Coburn added, “I felt like that loss brought us even closer, so now we’re just more focused on winning games.”

If doing nothing but winning for 10 weeks made Hofstra want to continue to do so, finally tasting defeat only enhanced that sentiment even more.

“We were just ready to get back on that court and play,” said Pemberton, who posted a career-high nine assists. “We work so hard, and a game like [the one] at Northeastern, it was a tough one.

“Guys were missing shots that they usually make, but we stick together as a team through highs and lows. We said, ‘Let’s not feel this again.’ I don’t like silent bus rides. I think that loss really motivated us to work even harder. This last week in practice was amazing. The energy was very high.”

Although he was the one often setting them up, Pemberton credited his teammates for his high assist total.

“Everybody was really efficient tonight, so they just made it easy for me,” Pemberton said.

One game after being held to a season-low 61 points, the Pride responded by scoring in triple digits for the first time in a conference game in 27 seasons (since a 103-97 East Coast Conference win at UMBC).

Normally, Hofstra’s offense is very reliable. But it’s the Pride’s improved defense this year which has been the driving force behind one of the country’s best winning percentages this season.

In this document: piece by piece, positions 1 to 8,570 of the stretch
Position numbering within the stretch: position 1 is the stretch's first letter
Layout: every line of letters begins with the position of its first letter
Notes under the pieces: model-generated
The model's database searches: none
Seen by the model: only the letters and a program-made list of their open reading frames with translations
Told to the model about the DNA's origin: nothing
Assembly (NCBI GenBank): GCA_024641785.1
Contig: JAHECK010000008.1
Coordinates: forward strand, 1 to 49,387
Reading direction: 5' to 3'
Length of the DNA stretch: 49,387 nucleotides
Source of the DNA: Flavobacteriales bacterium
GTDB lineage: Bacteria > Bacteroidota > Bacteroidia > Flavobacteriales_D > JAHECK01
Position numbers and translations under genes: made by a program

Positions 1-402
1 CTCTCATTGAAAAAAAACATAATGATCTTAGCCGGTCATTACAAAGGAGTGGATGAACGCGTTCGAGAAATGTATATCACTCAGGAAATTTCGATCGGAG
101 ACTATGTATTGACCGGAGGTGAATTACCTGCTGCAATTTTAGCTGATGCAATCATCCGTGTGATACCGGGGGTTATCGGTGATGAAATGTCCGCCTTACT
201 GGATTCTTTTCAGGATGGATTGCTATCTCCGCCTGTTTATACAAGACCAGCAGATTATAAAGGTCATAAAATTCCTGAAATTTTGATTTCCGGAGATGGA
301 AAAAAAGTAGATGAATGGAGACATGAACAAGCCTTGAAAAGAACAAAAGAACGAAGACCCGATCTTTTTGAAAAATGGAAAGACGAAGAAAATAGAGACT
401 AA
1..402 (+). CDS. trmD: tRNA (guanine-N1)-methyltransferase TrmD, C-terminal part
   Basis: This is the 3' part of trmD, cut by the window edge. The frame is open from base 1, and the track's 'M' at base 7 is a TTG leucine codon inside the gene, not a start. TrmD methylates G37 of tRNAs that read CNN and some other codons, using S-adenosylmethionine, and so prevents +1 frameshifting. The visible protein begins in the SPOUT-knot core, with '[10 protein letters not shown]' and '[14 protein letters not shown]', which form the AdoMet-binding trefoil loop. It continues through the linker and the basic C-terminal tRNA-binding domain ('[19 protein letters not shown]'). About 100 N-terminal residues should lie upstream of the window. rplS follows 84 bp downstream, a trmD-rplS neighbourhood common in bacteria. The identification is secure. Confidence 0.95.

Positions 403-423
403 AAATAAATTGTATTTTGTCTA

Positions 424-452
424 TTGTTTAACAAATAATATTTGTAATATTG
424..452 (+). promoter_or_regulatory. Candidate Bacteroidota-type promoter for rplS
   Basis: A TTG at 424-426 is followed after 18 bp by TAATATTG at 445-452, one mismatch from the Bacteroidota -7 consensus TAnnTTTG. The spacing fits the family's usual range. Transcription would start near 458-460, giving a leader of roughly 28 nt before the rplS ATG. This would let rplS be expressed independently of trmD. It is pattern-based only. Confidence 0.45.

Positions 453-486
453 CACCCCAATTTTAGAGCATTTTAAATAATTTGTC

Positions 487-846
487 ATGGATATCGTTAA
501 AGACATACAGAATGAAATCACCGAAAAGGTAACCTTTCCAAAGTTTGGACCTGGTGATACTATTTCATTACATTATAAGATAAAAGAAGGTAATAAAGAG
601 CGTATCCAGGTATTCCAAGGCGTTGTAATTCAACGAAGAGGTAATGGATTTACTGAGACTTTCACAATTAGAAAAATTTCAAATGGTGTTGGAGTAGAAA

“People will [point to us] scoring over 100 points… but our defense was unbelievable,” Mihalich noted.
“It was really, really good. These guys were locked in. It was five guys working together. Every time the ball moved, five guys were sprinting into position. It was a thing of beauty… we’re in sync, defensively.”

The best example of that was how the Pride held Elon’s leading scorer Tyler Seibring to just six points after the senior forward torched Hofstra for 25 points in the teams’ prior meeting this season.

With at least one streak still going, Hofstra will be very happy to play next in front of what will be the Pride’s first home sellout crowd of the season, against William & Mary on Saturday.

But Hofstra won’t need that extra support if it remains as inspired as the Pride was from its first loss in a while.


About the Author

Jon Wagner

Jon has been a credentialed writer with New York Sports Day since 2009, primarily covering the New York Knicks and Hofstra men's basketball. He has also occasionally covered other college basketball and New York's pro teams including the Mets, Giants, Jets, Islanders, Rangers and Cosmos (including their three most recent championship seasons). Jon is former Yahoo Sports contributor who previously covered various sports for the Queens Ledger. He's a proud alum of Hofstra University and the Connecticut School of Broadcasting (which he attended on a full scholarship). He remains convinced to this day that John Starks would have won the Knicks a championship in 1994 had Hakeem Olajuwon not blocked Starks' shot in Game 6 of the 1994 NBA Finals.